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dc.contributor.advisorMitchell, Joseph S. B.en_US
dc.contributor.authorIwerks, Justin Giften_US
dc.contributor.otherDepartment of Applied Mathematics and Statisticsen_US
dc.date.accessioned2013-05-22T17:34:49Z
dc.date.available2013-05-22T17:34:49Z
dc.date.issued1-Aug-12en_US
dc.date.submitted12-Augen_US
dc.identifierIwerks_grad.sunysb_0771E_11012en_US
dc.identifier.urihttp://hdl.handle.net/1951/59700
dc.description127 pg.en_US
dc.description.abstractGeometric visibility is fundamental to computational geometry and its applications in areas such as robotics, sensor networks, CAD, and motion planning. We explore combinatorial and computational complexity problems arising in a collection of settings that depend on various notions of visibility. We first consider a generalized version of the classical art gallery problem in which the input specifies the number of reflex vertices r and convex vertices c of the simple polygon (n = r + c). This additional information better characterizes the shape of the polygon. Through a lower bound construction, tight combinatorial bounds for coverage are achieved for all r >=0 and c >= 3. The combinatorics of guarding polyominoes and other polyforms are studied in terms of m, the number of cells, as opposed to the traditional parameter n. Various visibility models and guard types are considered. We establish that finding a minimum cardinality guard set for covering a polyomino is NP-hard. We introduce an algorithm for constructing a spiral serpentine polygonization of a set of n >= 3 points in the plane. The algorithm's behavior can be viewed as incrementally appending a visible triangle to the triangulation constructed so far. We consider beacon-based point-to-point routing and coverage problems. A beacon b is a point that can be activated to effect a gravitational pull toward itself in a polygonal domain. Algorithms are given for computing the attraction region of b and finding a minimum size set of beacons to route from a source s to a destination t given a finite set of candidate beacon locations. We show that finding a minimum cardinality set of beacons to cover a simple polygon or conduct certain types of routing in a simple polygon is NP-hard.en_US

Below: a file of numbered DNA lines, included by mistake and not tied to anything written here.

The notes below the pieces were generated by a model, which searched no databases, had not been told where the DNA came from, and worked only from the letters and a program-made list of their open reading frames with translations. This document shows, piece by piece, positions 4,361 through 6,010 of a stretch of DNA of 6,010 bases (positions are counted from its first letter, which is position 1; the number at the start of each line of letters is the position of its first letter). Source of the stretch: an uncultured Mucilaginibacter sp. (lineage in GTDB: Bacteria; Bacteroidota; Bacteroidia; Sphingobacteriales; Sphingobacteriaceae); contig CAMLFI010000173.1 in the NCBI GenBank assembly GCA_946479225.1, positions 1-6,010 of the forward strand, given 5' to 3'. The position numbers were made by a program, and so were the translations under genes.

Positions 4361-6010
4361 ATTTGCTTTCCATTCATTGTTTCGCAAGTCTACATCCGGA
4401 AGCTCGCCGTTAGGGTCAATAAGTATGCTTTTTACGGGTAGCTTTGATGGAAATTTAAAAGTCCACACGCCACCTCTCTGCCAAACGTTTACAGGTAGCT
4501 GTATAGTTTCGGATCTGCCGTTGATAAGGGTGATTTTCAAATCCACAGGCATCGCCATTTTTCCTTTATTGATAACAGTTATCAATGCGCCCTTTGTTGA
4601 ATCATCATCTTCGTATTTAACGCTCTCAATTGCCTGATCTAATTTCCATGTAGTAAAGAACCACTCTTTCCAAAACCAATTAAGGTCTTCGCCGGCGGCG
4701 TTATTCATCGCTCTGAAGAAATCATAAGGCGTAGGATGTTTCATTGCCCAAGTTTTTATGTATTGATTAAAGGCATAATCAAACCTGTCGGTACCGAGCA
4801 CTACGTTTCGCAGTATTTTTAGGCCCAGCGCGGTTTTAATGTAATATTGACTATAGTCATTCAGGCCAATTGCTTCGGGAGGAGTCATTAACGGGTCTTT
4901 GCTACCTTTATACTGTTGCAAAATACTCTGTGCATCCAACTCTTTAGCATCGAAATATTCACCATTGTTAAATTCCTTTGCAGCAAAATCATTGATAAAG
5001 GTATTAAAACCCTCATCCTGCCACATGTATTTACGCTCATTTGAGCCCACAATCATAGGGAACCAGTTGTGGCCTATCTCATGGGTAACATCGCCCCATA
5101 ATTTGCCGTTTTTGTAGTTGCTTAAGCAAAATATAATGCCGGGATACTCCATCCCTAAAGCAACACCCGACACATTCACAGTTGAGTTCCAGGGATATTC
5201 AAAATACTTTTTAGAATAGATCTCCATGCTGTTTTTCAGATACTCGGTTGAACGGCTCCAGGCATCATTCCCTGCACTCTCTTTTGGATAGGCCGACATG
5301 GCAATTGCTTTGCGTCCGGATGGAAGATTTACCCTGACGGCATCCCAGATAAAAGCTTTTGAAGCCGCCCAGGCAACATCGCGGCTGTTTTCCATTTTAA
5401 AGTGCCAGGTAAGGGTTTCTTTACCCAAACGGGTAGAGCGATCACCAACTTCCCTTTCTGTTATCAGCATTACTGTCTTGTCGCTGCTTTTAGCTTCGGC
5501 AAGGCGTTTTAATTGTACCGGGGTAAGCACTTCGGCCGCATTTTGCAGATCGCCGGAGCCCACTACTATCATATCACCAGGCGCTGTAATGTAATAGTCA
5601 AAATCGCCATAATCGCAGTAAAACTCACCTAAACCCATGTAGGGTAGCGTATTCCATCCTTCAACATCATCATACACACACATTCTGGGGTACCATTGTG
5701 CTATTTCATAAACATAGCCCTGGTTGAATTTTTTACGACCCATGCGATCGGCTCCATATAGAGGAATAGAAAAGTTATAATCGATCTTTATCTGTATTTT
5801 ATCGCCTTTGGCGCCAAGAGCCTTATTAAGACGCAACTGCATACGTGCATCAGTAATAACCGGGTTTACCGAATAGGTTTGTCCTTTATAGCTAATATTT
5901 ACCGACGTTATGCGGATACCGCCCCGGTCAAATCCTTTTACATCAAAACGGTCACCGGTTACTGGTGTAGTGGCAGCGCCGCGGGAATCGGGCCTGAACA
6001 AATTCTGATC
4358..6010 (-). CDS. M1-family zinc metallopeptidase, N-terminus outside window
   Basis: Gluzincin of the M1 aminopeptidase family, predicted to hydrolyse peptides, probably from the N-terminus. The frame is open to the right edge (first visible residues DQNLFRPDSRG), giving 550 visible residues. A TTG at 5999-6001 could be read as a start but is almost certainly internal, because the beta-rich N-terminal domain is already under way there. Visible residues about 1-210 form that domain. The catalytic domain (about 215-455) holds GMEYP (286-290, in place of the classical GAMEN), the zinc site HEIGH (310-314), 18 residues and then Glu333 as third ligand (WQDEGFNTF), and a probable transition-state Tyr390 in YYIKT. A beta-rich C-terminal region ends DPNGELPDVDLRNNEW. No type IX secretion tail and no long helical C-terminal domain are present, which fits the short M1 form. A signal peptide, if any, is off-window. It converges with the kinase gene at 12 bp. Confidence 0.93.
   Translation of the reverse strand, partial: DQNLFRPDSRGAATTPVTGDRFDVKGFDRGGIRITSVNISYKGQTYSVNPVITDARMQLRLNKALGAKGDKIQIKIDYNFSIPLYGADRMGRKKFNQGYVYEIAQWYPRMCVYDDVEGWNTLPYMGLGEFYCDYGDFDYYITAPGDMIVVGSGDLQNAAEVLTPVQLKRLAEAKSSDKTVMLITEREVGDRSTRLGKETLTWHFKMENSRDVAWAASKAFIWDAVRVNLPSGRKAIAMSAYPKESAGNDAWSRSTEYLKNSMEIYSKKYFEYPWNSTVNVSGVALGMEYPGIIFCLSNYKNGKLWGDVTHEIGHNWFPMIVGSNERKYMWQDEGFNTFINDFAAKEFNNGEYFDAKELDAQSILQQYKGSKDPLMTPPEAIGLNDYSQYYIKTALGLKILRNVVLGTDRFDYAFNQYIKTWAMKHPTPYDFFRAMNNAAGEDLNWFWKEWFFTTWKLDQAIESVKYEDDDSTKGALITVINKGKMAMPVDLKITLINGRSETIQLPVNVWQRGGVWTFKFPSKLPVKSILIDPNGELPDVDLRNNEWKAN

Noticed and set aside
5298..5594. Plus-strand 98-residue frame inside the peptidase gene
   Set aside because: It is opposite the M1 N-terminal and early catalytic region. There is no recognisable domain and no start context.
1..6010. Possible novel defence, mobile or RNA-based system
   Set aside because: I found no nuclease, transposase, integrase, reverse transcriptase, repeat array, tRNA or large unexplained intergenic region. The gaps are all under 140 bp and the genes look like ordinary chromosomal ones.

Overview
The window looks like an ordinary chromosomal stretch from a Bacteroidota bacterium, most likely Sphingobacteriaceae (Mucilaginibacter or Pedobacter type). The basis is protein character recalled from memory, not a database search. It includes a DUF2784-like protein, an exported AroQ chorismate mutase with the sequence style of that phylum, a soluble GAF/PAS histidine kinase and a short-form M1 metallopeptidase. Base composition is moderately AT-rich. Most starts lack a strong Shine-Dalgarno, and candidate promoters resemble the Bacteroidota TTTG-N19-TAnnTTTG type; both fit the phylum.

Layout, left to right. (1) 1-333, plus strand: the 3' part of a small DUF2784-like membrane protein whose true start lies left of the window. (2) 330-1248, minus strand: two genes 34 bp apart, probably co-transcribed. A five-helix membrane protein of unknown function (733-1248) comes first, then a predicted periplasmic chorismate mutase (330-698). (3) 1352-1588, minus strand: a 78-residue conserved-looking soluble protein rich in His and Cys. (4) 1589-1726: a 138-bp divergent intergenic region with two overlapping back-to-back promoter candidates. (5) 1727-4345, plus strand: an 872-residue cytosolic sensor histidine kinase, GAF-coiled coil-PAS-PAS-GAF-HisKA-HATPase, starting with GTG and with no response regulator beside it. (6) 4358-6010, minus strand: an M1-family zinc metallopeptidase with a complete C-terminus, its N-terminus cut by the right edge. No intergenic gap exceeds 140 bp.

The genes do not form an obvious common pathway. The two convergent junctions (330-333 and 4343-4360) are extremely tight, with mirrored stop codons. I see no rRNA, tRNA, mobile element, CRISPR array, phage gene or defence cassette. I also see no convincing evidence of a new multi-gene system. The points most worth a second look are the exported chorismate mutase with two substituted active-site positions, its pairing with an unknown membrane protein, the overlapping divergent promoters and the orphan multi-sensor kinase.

dc.description.sponsorshipStony Brook University Libraries. SBU Graduate School in Department of Applied Mathematics and Statistics. Charles Taber (Dean of Graduate School).en_US
dc.formatElectronic Resourceen_US
dc.language.isoen_USen_US
dc.publisherThe Graduate School, Stony Brook University: Stony Brook, NY.en_US
dc.subject.lcshApplied mathematics Ð Computer scienceen_US
dc.subject.otherAlgorithms, Art gallery theorem, Combinatorics, Computational complexity, Computational geometry, Visibility coverageen_US
dc.titleCombinatorics and complexity in geometric visibility problemsen_US
dc.typeDissertationen_US
dc.description.advisorAdvisor(s): Mitchell, Joseph S. B. . Committee Member(s): Mitchell, Joseph S. B.; Arkin, Esther M. Skiena, Steven; Gao, Jieen_US
dc.mimetypeApplication/PDFen_US


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